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Gold Prices Little Changed amid Trump G7 Trade Threats

Gold shows little movement as G7 kicks off

Investing.com - Gold prices were little changed in mid-morning trade on Friday as investors looked forward to the start of the Group of Seven summit and digested a round of trade threats by U.S. President Donald Trump.

At 10:30AM ET (14:30GMT), gold futures for August delivery on the Comex division of the New York Mercantile Exchange inched up 40 cents, or 0.03%, to $1,303.40 a troy ounce.

In a session with no major U.S. economic data, market participants will focus on trade tensions at the G7 meeting Friday in Quebec. The official welcome of leaders is scheduled for 11:45AM ET (15:45GMT) on in Quebec.

However, Trump was busy on Friday morning making trade threats at the other six members of the G7, setting an aggressive tone ahead of the meeting.

Having already accused France and Canada of charging the U.S. “massive tariffs”, tweeted that he was “looking forward to straightening out unfair trade deals with G7 countries”.

Laying out his agenda for the near future, Trump promised that the talks would “mostly center on the long time unfair trade practice practiced against the United States”.

In a news conference before heading to Quebec, Trump further renewed his {{news- 1486062||threat to withdraw from the North American Free Trade Agreement}} if no new deal was made.

Earlier on Friday, German economy minister Peter Altmaier called for Europe to remain unified in the face of rising trade tensions with the U.S., saying it was unclear how a summit of the Group of Seven rich nations would end.

French President Emmanuel Macron commented only that tensions were rising and noted that the G7 meeting will be “demanding”.

Traders will also keep a close eye on the upcoming June 12 summit between Trump and Korean leader Kim Jong Un in Singapore. The U.S. President said Thursday he may sign an agreement to formally end the Korean War with North Korean leader Kim Jong Un at their meeting. He also raised the possibility of later hosting the Kim at the White House.

Although Trump said he expected “great success”, he made clear that nothing was a done deal. He said the public would be able to follow the progress on talks by his language, specifying that a return to “maximum pressure” would indicate a breakdown of negotiations.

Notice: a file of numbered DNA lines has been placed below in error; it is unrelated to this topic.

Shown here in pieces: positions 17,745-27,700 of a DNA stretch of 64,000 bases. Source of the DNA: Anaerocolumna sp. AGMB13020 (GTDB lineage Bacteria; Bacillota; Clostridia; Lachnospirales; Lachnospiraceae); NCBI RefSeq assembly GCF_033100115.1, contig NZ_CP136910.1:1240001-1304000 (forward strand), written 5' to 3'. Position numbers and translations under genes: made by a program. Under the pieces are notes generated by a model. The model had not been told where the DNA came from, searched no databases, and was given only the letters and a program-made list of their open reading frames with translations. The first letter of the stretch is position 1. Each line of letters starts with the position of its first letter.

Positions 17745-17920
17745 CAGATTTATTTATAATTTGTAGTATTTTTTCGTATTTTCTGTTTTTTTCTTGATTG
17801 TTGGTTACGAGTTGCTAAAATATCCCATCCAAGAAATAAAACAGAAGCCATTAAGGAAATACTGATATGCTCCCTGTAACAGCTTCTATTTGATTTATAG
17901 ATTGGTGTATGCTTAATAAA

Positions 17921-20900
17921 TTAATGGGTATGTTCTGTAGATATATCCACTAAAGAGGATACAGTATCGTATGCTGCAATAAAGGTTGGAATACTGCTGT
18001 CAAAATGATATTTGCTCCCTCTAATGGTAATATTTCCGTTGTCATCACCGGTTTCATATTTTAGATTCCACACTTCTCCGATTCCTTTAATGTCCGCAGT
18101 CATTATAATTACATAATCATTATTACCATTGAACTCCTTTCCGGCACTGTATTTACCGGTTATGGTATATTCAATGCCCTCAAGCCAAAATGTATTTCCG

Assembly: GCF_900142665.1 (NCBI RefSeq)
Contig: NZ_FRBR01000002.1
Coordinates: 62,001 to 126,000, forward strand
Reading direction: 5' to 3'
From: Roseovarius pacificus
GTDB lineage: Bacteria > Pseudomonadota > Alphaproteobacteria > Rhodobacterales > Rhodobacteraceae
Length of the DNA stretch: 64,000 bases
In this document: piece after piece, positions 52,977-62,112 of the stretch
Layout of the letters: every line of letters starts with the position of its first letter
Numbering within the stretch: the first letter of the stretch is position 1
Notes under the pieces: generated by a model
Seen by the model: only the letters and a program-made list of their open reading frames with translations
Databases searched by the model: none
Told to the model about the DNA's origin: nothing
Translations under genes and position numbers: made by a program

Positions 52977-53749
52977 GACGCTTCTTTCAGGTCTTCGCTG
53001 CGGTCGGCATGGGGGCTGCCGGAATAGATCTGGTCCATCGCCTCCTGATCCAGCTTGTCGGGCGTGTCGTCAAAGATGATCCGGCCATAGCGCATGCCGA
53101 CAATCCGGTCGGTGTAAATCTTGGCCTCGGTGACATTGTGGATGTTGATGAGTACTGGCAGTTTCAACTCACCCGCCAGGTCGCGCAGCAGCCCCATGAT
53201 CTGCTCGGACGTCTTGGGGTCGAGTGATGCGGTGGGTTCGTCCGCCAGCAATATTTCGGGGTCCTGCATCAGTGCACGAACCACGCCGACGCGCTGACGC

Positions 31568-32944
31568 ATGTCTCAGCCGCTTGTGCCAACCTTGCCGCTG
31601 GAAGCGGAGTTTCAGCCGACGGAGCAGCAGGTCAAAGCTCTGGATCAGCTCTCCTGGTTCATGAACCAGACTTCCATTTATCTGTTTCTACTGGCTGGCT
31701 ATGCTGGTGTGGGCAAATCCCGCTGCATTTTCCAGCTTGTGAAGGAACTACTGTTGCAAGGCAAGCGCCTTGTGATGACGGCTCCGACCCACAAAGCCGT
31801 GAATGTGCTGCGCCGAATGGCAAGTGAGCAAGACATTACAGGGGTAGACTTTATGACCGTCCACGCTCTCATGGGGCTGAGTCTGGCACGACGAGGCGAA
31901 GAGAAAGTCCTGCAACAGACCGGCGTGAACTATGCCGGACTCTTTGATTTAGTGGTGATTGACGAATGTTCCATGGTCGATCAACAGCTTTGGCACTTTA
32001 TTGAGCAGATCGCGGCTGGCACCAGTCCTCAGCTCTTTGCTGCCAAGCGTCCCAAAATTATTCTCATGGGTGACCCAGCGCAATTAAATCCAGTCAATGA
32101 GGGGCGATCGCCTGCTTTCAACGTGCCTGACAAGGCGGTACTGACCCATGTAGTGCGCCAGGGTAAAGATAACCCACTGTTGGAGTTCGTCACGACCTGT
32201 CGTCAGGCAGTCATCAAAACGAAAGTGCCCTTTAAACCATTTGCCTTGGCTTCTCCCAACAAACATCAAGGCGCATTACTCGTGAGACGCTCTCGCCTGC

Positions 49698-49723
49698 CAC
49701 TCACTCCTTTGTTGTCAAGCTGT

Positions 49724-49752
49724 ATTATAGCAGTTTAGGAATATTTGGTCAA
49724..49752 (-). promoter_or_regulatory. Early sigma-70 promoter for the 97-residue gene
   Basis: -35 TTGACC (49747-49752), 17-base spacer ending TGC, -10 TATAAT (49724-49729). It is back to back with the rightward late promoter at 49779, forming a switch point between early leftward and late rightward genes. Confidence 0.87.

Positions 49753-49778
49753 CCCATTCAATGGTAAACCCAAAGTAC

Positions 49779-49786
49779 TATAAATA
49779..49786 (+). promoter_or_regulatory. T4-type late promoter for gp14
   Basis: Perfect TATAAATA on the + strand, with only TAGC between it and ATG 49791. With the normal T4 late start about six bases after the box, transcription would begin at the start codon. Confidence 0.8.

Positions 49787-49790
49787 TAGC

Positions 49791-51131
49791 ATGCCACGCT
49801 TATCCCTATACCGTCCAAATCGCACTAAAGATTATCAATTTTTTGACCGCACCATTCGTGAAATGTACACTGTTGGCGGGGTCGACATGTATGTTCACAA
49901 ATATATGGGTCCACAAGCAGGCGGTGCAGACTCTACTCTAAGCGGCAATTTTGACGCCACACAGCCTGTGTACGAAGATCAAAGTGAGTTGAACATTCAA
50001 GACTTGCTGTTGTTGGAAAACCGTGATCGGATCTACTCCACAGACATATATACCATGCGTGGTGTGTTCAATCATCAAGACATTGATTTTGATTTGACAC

The outcome of tensions between the two countries would likely have a direct impact on the safe haven precious metal.

Also next week, market participants will closely follow monetary policy decisions by both the Federal Reserve and the European Central Bank.

The Fed is widely expected to raise interest rates by 25 basis points and investors will be watching to see whether policymakers project one or two further hikes this year.

Higher interest rates tend to weigh on demand for gold, which doesn’t bear interest, in favor of yield-bearing investments.

Close attention will also be paid to the ECB meeting. While markets expect no action at next week’s meeting, ECB chief economist Peter Praet said Wednesday that officials are increasingly confident that inflation is rising back towards the bank’s target and will debate whether to begin gradually scaling back its asset purchase program.

The remarks have helped bolster the euro to a three-week high against the dollar. The corresponding weakness in the U.S. dollar index, which measures the greenback’s strength against a trade-weighted basket of six major currencies and has traded lower for the last four sessions, has helped support gold prices as the precious metal becomes more affordable to holders of foreign currencies.

In other metals trading, silver futures slipped 0.1% at $16.800 a troy ounce by 10:31AM ET (14:31GMT).

Palladium futures dropped 0.3% to $1,006.20 an ounce, while sister metal platinum gained 0.5% at $905.10.

In base metals, copper traded up 0.6% to $3.296 a pound.

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